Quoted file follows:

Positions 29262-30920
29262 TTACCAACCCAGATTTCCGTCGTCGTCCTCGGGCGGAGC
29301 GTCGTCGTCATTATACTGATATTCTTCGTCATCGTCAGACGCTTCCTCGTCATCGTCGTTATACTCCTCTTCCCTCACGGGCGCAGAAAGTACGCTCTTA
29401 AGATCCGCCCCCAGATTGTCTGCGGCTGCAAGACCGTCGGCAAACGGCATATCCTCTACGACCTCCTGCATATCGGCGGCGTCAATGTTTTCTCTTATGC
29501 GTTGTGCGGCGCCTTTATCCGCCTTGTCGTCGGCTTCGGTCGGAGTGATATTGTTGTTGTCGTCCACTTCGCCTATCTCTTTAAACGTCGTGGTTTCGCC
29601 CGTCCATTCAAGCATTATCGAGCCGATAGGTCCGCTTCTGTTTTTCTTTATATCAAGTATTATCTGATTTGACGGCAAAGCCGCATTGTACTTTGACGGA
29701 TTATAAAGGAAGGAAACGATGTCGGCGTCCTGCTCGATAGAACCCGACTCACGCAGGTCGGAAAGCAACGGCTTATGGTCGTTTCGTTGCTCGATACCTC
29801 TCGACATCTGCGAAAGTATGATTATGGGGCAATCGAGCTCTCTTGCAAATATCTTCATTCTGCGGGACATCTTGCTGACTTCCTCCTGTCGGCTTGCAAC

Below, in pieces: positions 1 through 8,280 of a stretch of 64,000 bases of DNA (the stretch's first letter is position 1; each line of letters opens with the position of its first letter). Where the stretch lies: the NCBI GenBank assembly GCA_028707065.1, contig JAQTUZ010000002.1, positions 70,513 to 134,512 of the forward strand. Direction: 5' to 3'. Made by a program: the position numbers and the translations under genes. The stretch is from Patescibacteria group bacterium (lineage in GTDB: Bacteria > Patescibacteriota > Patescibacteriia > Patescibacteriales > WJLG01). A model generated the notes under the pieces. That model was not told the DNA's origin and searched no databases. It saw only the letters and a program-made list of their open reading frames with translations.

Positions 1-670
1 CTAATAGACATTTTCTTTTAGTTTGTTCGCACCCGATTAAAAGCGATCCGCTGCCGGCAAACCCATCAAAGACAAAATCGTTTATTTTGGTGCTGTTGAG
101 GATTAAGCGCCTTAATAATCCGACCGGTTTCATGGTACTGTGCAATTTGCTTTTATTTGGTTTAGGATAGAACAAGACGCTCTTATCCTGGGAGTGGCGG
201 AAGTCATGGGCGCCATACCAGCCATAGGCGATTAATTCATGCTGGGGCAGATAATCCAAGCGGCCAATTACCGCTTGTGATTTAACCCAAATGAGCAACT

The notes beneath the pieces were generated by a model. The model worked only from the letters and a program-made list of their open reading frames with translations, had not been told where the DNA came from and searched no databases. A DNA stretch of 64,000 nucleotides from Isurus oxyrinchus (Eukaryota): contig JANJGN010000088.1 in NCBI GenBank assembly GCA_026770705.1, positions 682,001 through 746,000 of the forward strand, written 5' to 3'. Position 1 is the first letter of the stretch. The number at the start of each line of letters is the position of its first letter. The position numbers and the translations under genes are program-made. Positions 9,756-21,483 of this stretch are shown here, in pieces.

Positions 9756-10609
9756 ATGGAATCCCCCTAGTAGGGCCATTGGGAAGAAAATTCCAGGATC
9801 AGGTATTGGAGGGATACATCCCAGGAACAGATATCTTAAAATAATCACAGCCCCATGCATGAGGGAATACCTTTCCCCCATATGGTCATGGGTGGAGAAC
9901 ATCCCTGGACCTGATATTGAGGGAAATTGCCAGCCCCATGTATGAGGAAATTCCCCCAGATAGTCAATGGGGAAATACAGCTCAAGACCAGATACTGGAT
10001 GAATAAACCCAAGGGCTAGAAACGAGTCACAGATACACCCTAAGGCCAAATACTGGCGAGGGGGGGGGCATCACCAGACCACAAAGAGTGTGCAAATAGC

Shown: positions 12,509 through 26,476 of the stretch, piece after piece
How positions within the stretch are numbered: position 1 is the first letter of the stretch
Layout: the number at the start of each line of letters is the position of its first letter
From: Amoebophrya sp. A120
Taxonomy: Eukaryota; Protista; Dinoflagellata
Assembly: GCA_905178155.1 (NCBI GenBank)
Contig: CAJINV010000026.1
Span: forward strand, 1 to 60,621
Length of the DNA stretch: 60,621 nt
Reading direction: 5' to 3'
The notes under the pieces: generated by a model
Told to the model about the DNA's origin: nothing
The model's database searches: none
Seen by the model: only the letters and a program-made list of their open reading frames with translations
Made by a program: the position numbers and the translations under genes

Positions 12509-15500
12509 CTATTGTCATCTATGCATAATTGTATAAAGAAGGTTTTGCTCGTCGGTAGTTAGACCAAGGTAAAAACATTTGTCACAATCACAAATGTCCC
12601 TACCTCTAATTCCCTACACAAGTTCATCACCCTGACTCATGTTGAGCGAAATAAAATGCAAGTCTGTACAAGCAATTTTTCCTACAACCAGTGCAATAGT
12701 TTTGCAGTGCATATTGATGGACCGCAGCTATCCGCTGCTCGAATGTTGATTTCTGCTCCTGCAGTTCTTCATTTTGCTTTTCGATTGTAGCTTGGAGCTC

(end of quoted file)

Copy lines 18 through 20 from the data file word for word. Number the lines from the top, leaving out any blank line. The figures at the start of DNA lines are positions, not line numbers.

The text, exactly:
9901 ATCCCTGGACCTGATATTGAGGGAAATTGCCAGCCCCATGTATGAGGAAATTCCCCCAGATAGTCAATGGGGAAATACAGCTCAAGACCAGATACTGGAT
10001 GAATAAACCCAAGGGCTAGAAACGAGTCACAGATACACCCTAAGGCCAAATACTGGCGAGGGGGGGGGCATCACCAGACCACAAAGAGTGTGCAAATAGC

Shown: positions 12,509 through 26,476 of the stretch, piece after piece